Pentagon Pundits, Media Reform and Talking Back to Bill O'Reilly
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As Paul Schmelzer wrote on the Minnesota Independent website, "There were two National Conferences on Media Reform in Minneapolis over the weekend: the one I attended and the one Bill O'Reilly, Juan Williams and Fox News talking head Mary Catherine Ham didn't."
O'Reilly's show tried to manufacture controversy about the conference, which I and others from the Center for Media and Democracy attended. But before addressing that, how about some real news on a genuinely controversial issue?
During Sunday's closing plenary, FCC Commissioner and fake news foe Jonathan Adelstein pledged to push for multiple thorough investigations of the Pentagon military analyst program. So far, the Pentagon's Inspector General and the Government Accountability Office (GAO), the investigative arm of Congress, have launched inquiries into the Defense Department's secret cultivation of military pundits. But those investigations aren't enough.
Real accountability starts with real investigations
Judging by the GAO's past decisions on government-funded video news releases -- which it ruled were illegal propaganda unless their source were made clear -- the GAO's investigation will likely be vigorous, rooted in historical and legal precedent ... and ignored by the Bush Administration.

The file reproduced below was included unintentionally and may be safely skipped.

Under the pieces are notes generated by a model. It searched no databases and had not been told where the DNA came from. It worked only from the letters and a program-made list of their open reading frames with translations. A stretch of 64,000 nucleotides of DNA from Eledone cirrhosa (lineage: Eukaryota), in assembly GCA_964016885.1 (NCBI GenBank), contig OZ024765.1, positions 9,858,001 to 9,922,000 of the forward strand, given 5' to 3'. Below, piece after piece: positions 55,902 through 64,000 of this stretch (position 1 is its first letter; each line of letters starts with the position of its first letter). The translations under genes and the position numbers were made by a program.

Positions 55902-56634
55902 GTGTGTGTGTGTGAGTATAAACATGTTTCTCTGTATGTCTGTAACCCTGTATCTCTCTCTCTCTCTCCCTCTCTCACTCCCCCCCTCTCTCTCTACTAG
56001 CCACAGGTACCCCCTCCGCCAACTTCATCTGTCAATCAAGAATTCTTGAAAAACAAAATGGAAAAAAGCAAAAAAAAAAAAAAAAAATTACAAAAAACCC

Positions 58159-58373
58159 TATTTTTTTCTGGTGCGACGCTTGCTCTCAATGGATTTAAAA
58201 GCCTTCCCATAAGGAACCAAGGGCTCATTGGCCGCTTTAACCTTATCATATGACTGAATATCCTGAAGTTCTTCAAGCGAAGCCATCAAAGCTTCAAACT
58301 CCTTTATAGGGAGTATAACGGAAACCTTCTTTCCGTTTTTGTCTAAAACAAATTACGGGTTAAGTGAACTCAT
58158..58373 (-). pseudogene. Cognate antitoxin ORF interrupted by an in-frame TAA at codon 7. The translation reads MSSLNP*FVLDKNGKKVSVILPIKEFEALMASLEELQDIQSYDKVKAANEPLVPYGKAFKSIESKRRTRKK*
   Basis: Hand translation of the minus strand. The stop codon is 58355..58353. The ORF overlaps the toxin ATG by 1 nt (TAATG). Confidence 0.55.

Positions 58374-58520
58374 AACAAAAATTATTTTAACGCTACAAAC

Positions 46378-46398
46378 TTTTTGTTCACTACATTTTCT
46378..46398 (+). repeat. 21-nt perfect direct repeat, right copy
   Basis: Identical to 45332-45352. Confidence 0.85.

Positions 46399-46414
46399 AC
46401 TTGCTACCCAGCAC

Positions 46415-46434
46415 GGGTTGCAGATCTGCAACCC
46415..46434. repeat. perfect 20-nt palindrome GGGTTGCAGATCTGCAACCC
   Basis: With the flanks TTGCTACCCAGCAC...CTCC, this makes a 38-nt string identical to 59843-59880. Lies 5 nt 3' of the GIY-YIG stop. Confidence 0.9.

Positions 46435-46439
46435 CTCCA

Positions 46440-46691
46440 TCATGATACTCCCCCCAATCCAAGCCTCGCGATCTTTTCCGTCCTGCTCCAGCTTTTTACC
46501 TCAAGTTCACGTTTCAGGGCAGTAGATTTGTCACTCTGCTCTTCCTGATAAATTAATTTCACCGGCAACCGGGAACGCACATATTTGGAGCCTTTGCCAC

Not surprisingly, there's less reason to believe that the Pentagon will do a good job of investigating itself. After all, it was the Pentagon Inspector General's office that OK'd paying foreign journalists "to write articles and commentary supporting military activities in Europe and Africa." According to the Inspector General's office, it's not a problem that these "reports" appear on websites that are easily accessed by people in the United States. It's also not a problem that these websites hide the disclosure that they're funded by the U.S. government. It's so unproblematic, in fact, that more military-funded "news" websites are now being launched for other regions of the globe. The military considers these websites part of their wartime "information operations," but seems unconcerned that the propaganda may be reaching U.S. residents and undermining journalistic principles around the world.
The Pentagon pundit program is serious business. From early 2002 until the April 2008 New York Times expos on the program, Allison Barber and other Defense Department flacks did their best to turn some 75 media analysts into Pentagon "message multipliers." The program was explicitly designed to shape U.S. public opinion on such vital issues as the Iraq War, the Guantanamo Bay detention center and warantless wiretapping of U.S. residents.
Before there can be real accountability for the Pentagon pundit program, real investigations need to happen -- not a strong but toothless ruling and not a whitewash of what happened. That's why Commissioner Adelstein publicly called for "a real and thorough investigation" by the Federal Communications Commission and by the U.S. Justice Department.